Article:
Deep Forest Art Land = Family + Nature + Modern Art

Station LYR by Elle Klarskov Jørgensen


Deep Forest Art Land combines several things that families today are looking for. We are a hike, a social meeting place, a new experience, an opportunity to relax mentally – and we provide this for the entire family.

At the same time, the art introduces a new element which creates truly unique conversations – without any right answer and without demands. The combination of contemporary art and nature dissolves the boundary between children and adults. Here, we can all bring our own unique perspectives, we are all equally wise, and we are all well-prepared.

And when we leave forest again, we’ll have had new experiences and learnt of new topics of conversation. A trip into Deep Forest Art Land provides a break from everyday life, bringing us together as a family.


In Deep Forest Art Land, you will find a unique and varied nature – from the dark and mystical coniferous forest to the light green beech trees, from the hilly glacial landscape to the meadow with its blooming diversity and babbling brook.

Here, you will experience both a cultivated landscape and wild nature. Here, the beautiful is allowed to coexist with the ugly; fallen trees remain where they fall, and biodiversity in all shapes and sizes is given space to thrive.

Sospiro by Thomas Wolsing

Fallen Moon by Peter Land

Altar in the Woods by Ole Tersløse

Modern Art

In Deep Forest Art Land, modern art is exhibited directly in nature. Here, artists have the opportunity to create their works on-site, for the site – bringing something entirely new to the Danish modern art scene.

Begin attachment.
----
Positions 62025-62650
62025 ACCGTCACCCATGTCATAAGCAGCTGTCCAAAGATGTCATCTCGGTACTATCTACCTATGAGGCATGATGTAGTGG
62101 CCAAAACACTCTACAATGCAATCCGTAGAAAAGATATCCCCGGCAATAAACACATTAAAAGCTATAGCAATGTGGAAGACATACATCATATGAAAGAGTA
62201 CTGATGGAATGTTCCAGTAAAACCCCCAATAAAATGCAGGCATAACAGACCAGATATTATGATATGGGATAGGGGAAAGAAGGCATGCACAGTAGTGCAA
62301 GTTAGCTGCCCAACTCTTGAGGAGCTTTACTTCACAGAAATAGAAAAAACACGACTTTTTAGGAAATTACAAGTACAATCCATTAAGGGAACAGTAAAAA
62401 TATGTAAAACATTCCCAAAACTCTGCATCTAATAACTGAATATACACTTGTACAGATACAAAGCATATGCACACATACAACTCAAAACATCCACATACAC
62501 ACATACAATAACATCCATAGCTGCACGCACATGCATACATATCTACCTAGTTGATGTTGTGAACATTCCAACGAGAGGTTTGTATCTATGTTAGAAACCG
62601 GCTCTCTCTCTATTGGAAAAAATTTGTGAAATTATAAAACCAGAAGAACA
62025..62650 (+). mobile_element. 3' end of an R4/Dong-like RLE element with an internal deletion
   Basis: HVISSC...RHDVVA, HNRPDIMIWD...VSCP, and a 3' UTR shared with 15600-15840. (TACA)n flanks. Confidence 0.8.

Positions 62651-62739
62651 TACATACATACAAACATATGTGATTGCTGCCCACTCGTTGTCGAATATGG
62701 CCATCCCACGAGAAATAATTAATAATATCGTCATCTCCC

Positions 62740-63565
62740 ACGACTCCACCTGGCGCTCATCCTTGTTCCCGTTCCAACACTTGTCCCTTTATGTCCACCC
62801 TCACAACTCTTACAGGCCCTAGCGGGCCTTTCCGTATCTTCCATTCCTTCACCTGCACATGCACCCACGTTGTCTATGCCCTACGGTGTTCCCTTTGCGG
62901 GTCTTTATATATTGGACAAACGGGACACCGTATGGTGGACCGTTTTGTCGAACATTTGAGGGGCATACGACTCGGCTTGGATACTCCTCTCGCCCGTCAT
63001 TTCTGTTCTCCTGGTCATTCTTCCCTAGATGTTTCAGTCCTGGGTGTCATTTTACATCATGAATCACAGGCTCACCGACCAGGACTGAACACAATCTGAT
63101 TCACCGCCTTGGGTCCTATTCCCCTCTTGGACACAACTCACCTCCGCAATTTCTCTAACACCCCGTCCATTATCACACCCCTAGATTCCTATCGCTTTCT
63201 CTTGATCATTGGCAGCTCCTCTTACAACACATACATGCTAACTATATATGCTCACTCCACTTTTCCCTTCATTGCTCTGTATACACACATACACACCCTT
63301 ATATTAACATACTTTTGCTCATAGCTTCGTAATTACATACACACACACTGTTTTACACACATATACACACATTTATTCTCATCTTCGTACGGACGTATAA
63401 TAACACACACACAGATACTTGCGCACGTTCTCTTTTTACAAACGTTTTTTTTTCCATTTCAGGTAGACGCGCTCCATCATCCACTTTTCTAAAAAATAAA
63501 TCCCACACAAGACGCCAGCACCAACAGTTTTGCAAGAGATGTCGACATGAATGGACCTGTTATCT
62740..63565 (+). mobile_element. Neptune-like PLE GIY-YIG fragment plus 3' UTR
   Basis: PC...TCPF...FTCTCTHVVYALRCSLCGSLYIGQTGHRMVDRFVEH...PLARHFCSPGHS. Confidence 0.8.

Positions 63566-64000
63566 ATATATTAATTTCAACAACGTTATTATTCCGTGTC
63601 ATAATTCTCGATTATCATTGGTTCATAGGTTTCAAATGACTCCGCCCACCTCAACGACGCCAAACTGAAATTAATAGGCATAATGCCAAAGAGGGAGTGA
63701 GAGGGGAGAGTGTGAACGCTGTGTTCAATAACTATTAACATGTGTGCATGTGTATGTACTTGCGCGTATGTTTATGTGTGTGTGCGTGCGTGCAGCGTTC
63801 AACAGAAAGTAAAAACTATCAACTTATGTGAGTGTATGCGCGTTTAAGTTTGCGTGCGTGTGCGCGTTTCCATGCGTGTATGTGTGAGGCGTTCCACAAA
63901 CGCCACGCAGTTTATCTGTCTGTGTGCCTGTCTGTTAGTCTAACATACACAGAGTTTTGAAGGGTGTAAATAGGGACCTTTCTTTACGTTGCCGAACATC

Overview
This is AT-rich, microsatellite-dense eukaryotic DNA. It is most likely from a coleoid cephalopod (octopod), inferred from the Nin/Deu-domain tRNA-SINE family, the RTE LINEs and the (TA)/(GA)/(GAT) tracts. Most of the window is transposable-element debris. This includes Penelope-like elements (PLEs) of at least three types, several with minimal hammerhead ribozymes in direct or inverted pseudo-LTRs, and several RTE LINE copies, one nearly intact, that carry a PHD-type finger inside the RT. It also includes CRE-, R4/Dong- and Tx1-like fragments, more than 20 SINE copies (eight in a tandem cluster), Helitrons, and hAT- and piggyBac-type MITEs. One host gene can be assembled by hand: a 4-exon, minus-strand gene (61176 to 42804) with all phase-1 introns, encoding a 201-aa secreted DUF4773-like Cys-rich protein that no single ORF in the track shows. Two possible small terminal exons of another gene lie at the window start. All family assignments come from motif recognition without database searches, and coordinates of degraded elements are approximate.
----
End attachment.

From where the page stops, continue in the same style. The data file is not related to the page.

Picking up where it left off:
It is a space reminiscent of the sculpture parks you can experience in other countries. Here, however, the works do not stand in well-manicured gardens, but freely in the wild. They are not understood through intricate explanations or lengthy expositions, but through an interplay between nature and our own experiences, encounters, and personal references.

Artists are invited to bring their usual practice into unfamiliar surroundings, and visitors have the chance to experience art as it is created. They are involved in the process, requiring the artist to engage with them as well. The place, the nature, and the people play a crucial role in the artistic process. The work is therefore not just site-specific. It becomes situation-specific, nature-specific, and people-specific.

The story of Deep Forest Art Land

Deep Forest Art Land was created in 2010 by visual artists René Schmidt and Søren Taaning under the name Skovsnogen (i.e. forest snake). The park began as a development projekt by The Outdoor Council, The Danish Foundation for Culture and Sports Facilities and more, and the concept was “Naturrum” (i.e. nature setting). The project aimed to create new users of nature from social groups that usually do not visit parks and forests. The park quickly showed great potential, especially in the number of visitors, and today, we are visited by more than 25.000 people annually.

Deep Forest Art began at the local level as a private-public partnership. From the beginning, we have been anchored in the local community through a partnership about the upkeep of the park. The partnerships consists of local businesses, associations and not least volunteers from Karstoft and Skarrild. Among other things, the local civic associations are always ready to lend a hand in connection with events and activities in the forest. In turn the local community uses Deep Forest Art Land to promote their towns – both online and on the town sign,

In 2016, Deep Forest Art Land became a self-governing institution and a cultural institution under Herning Municipality. Same year, The Bikuben Foundation granted funds for a four-year development project which will further develop the work with young, artistic talents as well as develop the social potential.

Cabin in the Woods by Anna Bak

Vindspejlet by Ragnhild May and Ea Borre